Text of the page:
Texas Rangers

Rangers Name Former Pitcher Chris Young GM; Jon Daniels Remains President of Baseball Operations

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The Texas Rangers announced they've hired former MLB pitcher and current league executive Chris Young as the team's next general manager.

Young, who is currently senior vice president, baseball operations and oversees on-field operations and umpiring for Major League Baseball, received a multi-year contract to become the ninth general manager in Rangers history.

Young, 41, played 13 years in the MLB for five clubs, including a couple of years with Texas. The Rangers said he will be involved in all areas of Rangers baseball operations under the leadership of current GM and President of Baseball Operations Jon Daniels.

As per usual, terms of the deal were not disclosed.

“This is an exciting day for the Texas Rangers organization,” said Daniels. “Chris Young’s background and experiences will be a huge asset to our baseball operations group."

Daniels added that Young was born and raised in Dallas and has been a Rangers fan since his youth.

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OAKLAND, CA - MAY 3: Chris Young #49 of the Texas Rangers pitches against the Oakland Athletics during an MLB game at McAfee Coliseum on May 3, 2005 in Oakland, California.

“I am extremely excited to join Ray, Jon and the entire Texas Rangers organization. As a Dallas native who grew up rooting for the Rangers, I recognize what a special opportunity this is and how much the Rangers mean to this community," Young said in a statement. "I look forward to learning from and working with Jon on a daily basis. I am confident that with his and Chris Woodward’s leadership and with the strong group of baseball operations individuals in place, we will accomplish our goal of building a championship team."

Daniels, who was named general manager in 2005 at the age of 28, has done double-duty in the team's front office as GM and President of Baseball Operations since 2013. Daniels said in a team statement that he and co-chairman and managing partner Ray Davis agreed after the season that making GM a separate position would make the team stronger in a number of ways.

“The responsibilities of running a Major League baseball operation have increased significantly and many successful MLB organizations now have a similar structure in place," Daniels said. "I welcome the opportunity to collaborate with Chris and the many talented individuals we have in the Texas Rangers baseball operations group as we continue to grow and improve on both the major and minor league levels.”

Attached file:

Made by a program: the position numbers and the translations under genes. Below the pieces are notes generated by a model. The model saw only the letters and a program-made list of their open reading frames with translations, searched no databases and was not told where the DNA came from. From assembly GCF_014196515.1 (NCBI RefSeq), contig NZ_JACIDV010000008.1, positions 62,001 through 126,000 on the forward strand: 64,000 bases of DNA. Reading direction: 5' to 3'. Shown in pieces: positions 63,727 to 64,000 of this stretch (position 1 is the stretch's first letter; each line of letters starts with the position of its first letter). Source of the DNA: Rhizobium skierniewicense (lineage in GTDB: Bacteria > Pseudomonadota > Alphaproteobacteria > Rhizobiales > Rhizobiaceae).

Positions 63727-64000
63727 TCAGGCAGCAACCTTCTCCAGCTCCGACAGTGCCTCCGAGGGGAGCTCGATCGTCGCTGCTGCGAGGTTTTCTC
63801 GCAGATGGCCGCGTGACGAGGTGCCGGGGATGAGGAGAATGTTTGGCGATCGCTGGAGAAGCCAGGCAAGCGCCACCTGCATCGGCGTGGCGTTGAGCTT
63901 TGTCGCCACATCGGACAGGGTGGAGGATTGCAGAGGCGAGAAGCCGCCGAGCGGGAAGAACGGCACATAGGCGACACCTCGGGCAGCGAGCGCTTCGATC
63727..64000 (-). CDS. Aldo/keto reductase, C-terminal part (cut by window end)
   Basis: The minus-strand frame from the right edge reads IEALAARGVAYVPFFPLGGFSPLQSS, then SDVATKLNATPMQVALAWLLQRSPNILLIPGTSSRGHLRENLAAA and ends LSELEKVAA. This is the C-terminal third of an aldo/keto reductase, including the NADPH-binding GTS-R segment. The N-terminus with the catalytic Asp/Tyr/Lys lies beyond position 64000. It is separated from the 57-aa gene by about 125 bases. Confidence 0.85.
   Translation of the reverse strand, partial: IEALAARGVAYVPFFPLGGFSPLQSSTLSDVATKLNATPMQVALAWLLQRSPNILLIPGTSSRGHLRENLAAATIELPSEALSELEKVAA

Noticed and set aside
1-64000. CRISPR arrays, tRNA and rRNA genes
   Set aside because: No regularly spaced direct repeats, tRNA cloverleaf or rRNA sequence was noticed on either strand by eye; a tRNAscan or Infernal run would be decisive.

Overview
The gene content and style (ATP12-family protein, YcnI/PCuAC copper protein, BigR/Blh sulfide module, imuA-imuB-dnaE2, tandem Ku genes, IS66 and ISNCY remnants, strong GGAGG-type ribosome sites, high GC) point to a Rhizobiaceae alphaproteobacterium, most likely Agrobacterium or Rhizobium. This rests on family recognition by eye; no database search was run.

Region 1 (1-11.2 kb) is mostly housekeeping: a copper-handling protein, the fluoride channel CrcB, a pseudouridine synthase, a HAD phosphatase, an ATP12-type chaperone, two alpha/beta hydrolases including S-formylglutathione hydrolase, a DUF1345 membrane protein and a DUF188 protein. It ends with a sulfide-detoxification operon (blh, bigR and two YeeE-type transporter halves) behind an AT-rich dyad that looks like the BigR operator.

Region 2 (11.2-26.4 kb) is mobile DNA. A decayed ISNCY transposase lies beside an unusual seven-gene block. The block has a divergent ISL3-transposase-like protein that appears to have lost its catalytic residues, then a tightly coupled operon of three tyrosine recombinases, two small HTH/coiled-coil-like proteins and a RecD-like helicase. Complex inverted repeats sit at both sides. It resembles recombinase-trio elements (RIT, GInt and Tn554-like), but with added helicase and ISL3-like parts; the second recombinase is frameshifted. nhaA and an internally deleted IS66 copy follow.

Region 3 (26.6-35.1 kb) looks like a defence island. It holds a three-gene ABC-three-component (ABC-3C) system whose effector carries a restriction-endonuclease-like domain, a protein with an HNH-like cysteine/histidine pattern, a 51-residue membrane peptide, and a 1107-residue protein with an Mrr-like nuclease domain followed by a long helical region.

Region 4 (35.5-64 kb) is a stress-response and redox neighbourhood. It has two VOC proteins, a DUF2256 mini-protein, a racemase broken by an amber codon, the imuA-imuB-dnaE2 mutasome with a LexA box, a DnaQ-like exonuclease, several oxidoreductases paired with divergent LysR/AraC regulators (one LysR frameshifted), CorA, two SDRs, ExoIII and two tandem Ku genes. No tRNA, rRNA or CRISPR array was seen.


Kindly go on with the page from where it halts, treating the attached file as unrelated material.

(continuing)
Davis said he's had the opportunity to interact with Young on a number of MLB initiatives and that his qualifications make him the ideal person to take on this role.

“I believe in Jon Daniels and his track record of building winning teams. I am very optimistic about the future of our club and I look forward to working with Jon, Chris, and our baseball group in 2021 and beyond," Davis said in a statement.

Below is more from the Texas Rangers on Young's history:

With Major League Baseball, Young oversees the On-Field Operations and Umpiring Departments and serves as the league’s principal liaison to Major League managers regarding play on the field. He works on the application of playing rules and regulations, on-field standards and discipline, pace of play and other special projects. Young also has had an active role in issues regarding player safety, on-field equipment, wearable technology and ballpark alterations.

He worked closely with the Rangers on baseball issues related to the construction of Globe Life Field and oversaw the on-field operations for the three rounds of 2020 MLB playoffs in Arlington this fall. Young originally joined Major League Baseball as Vice President in May 2018 and was promoted to his current role in February 2020.

Young posted a 79-67 record with a 3.95 ERA in 271 games/221 starts with Texas (2004-05), San Diego (2006-10), New York Mets (2011-12), Seattle (2014), and Kansas City (2015-17). Originally selected by Pittsburgh in the third round of the 2000 MLB draft, he was traded to Montreal in December 2002 and then to Texas in April 2004. The right-hander made seven starts in his first Major League action in 2004 and was selected as the Rangers Rookie of the Year in 2005, leading the staff in starts (31) and strikeouts (137) and ranking second in wins (12) and innings (164.2).

Traded to San Diego in January 2006, he posted the National League’s lowest opponents’ batting average in both 2006 and 2007 and was a member of the 2007 N.L. All-Star Team. Hampered by injuries for much of the next six seasons, he matched his career-high with 12 wins in 2014 at Seattle and was named as the A.L. Comeback Player of the Year by MLB and The Sporting News. Young spent his final three big league seasons with Kansas City, winning 11 games for the 2015 World Champion Royals. In 2018, he went to spring training with San Diego but was released at the end of March and retired as an active player.

Rangers manager Chris Woodward was on Seattle’s Major League coaching staff during Young’s time with the Mariners in 2014, and bench coach Don Wakamatsu held that position at Kansas City during all three of Young’s years with the Royals from 2015-17.

Young starred in both baseball and basketball over two seasons each at Princeton University, earning Ivy League Rookie of the Year honors as a 6’10” center in basketball and a pitcher in baseball in 1999.

He graduated from Princeton in 2002 with a BA in politics after beginning his pro baseball career. He is a 1998 graduate of Dallas’ Highland Park High School where he earned All-State honors in both basketball and baseball in his senior year.

He resides in Dallas with his wife Liz, daughter Catherine, and sons Scott and Grant.

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